Yes, it’s been a while since my last post, War Week. Here’s a small update on what’s been going on with me.
After finishing War Week, we became certified warriors. Following the completion, we had a celebratory breakfast before we started moving out.
Believe it or not, this was extremely bittersweet. We busted our asses for the previous 8 months to get to this point. Now that it had come, it was depressing as hell. Why? A bunch of guys, including some of my closest friends, shipped out to squad commander school and other courses. Not two or three guys from each platoon. About 30% of the company, gone. As much as the morning was meant to be celebratory, many took it as: “Hope you enjoyed going through hell together over the last 8 months. Say bye. Now.” After spending so much time with these guys, it was weird not having them there.
We weren’t given much time to dwell on their absence. Those of us who remained with the company were moving out as well. We finished training, we were finally leaving the training base. We were now warriors . We were finally joining the battalion. At that exact time, however, our battalion was coming off the line and moving into battalion exercises for three months. Put differently, we weren’t done training.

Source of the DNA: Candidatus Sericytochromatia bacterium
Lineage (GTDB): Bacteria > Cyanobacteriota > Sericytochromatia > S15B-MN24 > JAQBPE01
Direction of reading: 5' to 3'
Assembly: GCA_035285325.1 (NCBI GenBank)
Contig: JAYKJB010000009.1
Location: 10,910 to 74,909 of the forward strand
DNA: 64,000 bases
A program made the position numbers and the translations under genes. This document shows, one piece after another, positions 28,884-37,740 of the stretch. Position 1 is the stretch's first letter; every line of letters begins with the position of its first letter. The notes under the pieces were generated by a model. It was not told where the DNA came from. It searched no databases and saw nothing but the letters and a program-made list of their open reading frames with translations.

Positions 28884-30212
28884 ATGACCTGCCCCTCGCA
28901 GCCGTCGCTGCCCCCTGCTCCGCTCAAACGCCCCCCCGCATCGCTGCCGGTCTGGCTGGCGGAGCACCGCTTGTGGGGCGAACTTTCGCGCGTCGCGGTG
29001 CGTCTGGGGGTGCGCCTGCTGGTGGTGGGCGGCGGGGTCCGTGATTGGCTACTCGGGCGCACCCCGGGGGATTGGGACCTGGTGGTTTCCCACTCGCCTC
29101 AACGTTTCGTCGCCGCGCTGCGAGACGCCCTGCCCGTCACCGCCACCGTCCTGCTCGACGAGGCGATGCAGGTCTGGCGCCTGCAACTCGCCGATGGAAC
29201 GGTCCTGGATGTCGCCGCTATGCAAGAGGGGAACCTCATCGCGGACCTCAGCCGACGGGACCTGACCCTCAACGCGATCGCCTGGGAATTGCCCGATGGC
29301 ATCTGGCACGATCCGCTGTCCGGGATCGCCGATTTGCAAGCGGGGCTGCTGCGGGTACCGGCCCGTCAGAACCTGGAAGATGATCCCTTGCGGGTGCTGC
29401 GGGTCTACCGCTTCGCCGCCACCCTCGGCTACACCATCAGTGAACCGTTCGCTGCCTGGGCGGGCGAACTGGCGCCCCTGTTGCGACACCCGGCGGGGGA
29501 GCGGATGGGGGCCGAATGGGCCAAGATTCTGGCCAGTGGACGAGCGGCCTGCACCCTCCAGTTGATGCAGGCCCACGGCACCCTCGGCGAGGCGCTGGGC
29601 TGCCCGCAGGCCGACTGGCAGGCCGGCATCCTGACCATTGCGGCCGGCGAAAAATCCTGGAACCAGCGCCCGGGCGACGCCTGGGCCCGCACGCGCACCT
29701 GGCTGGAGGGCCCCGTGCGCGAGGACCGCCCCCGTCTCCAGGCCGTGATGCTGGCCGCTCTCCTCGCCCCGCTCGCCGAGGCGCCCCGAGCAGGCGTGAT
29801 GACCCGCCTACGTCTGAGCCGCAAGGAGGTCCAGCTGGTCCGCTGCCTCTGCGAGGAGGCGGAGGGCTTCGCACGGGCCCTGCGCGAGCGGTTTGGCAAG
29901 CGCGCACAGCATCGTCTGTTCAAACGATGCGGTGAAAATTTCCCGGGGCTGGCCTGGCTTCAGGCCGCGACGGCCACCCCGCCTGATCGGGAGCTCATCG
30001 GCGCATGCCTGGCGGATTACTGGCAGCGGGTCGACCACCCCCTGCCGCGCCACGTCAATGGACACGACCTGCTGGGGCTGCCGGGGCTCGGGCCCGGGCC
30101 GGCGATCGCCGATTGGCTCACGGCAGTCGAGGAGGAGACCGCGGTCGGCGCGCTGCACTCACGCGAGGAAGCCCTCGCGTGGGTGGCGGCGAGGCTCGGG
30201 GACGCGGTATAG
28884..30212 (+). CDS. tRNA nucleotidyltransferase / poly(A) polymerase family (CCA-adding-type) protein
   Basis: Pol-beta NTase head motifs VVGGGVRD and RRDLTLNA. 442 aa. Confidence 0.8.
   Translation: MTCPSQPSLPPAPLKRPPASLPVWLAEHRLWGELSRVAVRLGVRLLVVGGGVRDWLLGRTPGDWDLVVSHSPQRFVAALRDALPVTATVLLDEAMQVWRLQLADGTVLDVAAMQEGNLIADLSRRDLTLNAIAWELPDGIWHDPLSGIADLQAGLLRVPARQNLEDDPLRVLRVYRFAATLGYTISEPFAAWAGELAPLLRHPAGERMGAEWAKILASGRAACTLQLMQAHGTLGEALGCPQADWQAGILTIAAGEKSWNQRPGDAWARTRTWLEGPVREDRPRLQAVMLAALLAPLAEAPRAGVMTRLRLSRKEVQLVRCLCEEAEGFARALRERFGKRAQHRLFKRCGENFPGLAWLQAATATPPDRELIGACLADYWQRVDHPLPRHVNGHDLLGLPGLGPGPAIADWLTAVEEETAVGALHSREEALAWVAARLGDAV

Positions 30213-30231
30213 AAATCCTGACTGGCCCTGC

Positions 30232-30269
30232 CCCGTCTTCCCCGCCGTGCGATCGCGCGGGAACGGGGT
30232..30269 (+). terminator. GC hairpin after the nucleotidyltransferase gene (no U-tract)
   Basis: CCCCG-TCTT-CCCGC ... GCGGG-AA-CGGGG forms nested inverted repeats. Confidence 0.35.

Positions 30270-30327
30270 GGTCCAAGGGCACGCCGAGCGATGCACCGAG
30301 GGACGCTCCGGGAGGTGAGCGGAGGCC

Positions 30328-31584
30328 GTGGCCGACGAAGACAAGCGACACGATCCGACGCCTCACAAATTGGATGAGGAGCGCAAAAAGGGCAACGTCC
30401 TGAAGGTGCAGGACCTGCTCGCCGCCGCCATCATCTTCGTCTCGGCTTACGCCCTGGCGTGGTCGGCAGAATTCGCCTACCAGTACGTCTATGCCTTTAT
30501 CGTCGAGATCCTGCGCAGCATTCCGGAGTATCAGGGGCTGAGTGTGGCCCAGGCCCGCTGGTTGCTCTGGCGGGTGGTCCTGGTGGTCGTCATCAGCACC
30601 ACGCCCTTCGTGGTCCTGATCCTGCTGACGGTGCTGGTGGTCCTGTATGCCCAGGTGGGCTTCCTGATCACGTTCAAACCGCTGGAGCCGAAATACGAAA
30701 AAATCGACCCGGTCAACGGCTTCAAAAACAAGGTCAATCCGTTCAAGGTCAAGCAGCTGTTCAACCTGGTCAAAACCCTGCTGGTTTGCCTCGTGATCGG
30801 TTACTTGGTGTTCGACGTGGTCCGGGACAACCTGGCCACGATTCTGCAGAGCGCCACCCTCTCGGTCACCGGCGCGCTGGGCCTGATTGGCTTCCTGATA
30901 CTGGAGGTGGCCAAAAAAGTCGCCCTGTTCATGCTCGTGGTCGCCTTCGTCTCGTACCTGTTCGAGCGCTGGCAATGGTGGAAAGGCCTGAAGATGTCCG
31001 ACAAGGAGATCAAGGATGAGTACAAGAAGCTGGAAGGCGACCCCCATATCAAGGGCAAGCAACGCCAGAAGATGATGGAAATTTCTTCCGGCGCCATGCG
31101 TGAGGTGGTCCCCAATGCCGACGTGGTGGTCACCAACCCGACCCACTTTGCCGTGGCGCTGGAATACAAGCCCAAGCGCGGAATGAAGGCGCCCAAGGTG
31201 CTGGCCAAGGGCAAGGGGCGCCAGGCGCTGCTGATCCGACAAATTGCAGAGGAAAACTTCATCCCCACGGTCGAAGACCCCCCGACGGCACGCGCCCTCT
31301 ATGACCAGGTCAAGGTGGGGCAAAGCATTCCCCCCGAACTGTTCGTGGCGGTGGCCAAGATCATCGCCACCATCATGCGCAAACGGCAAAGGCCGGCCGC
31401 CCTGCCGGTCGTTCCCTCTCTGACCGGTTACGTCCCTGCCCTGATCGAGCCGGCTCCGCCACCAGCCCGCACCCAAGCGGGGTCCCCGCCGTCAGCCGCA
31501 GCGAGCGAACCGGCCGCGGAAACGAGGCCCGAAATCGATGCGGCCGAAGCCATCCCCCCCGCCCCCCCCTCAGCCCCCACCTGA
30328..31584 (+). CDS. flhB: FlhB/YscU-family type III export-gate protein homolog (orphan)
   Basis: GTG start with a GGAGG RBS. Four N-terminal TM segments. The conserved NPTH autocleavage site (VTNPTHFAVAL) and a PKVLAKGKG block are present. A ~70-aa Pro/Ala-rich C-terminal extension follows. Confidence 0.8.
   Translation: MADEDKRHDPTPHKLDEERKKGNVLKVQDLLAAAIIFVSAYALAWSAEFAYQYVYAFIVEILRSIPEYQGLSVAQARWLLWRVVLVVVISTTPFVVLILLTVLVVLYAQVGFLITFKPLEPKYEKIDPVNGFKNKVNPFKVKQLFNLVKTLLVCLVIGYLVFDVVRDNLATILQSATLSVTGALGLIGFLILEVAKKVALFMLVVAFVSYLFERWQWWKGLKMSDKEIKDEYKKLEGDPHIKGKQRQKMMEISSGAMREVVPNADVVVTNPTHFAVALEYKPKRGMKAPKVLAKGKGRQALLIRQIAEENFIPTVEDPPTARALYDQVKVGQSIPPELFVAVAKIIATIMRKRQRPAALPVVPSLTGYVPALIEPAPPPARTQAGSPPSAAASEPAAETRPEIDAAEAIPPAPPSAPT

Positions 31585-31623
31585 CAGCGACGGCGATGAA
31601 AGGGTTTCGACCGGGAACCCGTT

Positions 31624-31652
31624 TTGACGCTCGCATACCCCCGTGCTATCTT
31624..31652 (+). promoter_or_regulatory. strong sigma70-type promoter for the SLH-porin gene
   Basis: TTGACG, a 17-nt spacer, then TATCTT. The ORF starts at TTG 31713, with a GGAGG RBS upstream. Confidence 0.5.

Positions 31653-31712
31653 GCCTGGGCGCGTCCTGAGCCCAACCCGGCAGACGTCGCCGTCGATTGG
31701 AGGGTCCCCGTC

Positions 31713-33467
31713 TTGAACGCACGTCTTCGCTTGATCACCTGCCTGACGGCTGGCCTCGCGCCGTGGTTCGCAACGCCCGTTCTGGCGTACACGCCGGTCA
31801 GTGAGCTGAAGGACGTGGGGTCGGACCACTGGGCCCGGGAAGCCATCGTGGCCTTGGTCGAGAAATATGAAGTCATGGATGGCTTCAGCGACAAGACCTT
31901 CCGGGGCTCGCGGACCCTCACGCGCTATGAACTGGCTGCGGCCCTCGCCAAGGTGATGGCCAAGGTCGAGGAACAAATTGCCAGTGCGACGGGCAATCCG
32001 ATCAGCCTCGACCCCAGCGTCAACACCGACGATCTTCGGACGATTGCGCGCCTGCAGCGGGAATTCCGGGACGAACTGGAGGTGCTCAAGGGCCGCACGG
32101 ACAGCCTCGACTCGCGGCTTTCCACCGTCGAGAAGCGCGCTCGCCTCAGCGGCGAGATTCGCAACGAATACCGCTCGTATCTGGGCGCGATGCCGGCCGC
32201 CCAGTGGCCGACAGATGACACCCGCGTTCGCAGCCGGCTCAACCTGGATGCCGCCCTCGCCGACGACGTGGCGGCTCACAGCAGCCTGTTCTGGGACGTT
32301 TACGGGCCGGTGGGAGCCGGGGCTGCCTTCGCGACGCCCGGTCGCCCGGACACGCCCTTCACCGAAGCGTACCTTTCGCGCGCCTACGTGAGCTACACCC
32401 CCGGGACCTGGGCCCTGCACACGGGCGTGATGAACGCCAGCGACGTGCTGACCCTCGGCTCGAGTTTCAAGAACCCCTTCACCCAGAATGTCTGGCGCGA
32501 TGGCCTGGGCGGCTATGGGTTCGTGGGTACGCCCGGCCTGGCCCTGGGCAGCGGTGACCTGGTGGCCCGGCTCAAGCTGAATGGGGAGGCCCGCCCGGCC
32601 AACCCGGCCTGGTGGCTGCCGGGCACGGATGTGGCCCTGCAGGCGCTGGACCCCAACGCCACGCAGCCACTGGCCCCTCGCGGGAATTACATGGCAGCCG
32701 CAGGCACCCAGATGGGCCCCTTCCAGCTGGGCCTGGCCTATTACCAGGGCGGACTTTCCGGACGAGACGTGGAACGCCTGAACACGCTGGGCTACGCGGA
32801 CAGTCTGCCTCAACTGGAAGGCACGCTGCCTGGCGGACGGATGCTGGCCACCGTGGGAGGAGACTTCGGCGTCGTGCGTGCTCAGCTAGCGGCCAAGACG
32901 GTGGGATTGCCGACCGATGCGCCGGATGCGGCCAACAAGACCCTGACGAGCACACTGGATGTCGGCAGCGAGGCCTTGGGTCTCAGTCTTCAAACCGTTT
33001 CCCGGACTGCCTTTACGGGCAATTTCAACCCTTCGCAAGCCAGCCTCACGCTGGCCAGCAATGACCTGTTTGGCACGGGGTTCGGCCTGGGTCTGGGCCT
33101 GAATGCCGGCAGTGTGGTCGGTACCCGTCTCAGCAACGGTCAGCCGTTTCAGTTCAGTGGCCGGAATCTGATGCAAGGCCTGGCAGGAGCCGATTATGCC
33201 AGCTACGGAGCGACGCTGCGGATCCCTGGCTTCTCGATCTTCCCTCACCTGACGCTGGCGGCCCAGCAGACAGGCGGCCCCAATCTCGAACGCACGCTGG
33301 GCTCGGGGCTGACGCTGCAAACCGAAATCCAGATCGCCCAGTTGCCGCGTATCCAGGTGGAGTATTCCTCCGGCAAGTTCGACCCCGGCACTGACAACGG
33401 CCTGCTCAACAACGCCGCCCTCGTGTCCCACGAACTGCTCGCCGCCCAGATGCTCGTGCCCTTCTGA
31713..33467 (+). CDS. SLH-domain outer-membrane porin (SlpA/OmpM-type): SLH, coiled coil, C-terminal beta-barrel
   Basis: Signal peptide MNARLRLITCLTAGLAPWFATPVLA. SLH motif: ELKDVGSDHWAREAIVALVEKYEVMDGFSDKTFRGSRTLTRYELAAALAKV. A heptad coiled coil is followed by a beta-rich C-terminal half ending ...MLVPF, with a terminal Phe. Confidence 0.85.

My platoon was the first to get to the new base. Taking his first look at our new home, my friend summarized it best by saying, “This looks like a good place to kill yourself.” Sadly, this is the exact emotion that the base evokes. Imagine a ghost town in the middle of nowhere. Now turn up the heat. That’s our base. Getting off the bus and immediately feeling the hottest weather Israel has to offer was a shock to us. We couldn’t understand why it was hotter than the desert but it was. By a lot.
More changes in the company started taking place, helping mark our transformation into “warriors.” Or, more accurately put, soldiers who now have rights. During training, using a cell phone, eating and smoking were allowed only with explicit permission. No longer… We walk around with cell phones in our pockets and we eat whenever we want. Even better, there’s always music playing in the company and we’re not required to be in full uniform all the time (Chezi Bet- Boots, OD pants, t-shirt). It’s hard to believe that the mundane can cause such incredible boosts in morale but it can. So, in the meantime, the battalion is sweating out these exercises and waiting for our next job.